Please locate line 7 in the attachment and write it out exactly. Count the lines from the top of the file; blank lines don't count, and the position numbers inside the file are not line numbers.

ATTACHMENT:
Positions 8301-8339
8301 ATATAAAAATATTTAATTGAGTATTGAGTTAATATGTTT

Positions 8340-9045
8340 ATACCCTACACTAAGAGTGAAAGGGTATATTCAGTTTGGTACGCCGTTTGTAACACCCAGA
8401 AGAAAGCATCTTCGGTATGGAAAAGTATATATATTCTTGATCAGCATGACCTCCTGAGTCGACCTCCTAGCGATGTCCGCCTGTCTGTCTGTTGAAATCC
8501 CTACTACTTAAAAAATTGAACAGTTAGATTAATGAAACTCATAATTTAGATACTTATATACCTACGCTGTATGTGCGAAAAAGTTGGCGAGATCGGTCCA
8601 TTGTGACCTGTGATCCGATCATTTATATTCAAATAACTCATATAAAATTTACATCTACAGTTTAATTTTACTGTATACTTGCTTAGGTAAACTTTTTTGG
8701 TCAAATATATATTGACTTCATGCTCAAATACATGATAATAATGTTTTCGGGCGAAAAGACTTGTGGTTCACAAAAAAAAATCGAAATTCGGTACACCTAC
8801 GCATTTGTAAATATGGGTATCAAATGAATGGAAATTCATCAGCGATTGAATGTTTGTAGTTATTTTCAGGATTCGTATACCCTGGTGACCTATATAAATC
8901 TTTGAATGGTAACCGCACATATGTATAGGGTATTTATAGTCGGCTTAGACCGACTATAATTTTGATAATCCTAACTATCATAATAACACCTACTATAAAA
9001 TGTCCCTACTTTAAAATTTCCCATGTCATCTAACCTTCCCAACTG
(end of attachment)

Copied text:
8601 TTGTGACCTGTGATCCGATCATTTATATTCAAATAACTCATATAAAATTTACATCTACAGTTTAATTTTACTGTATACTTGCTTAGGTAAACTTTTTTGG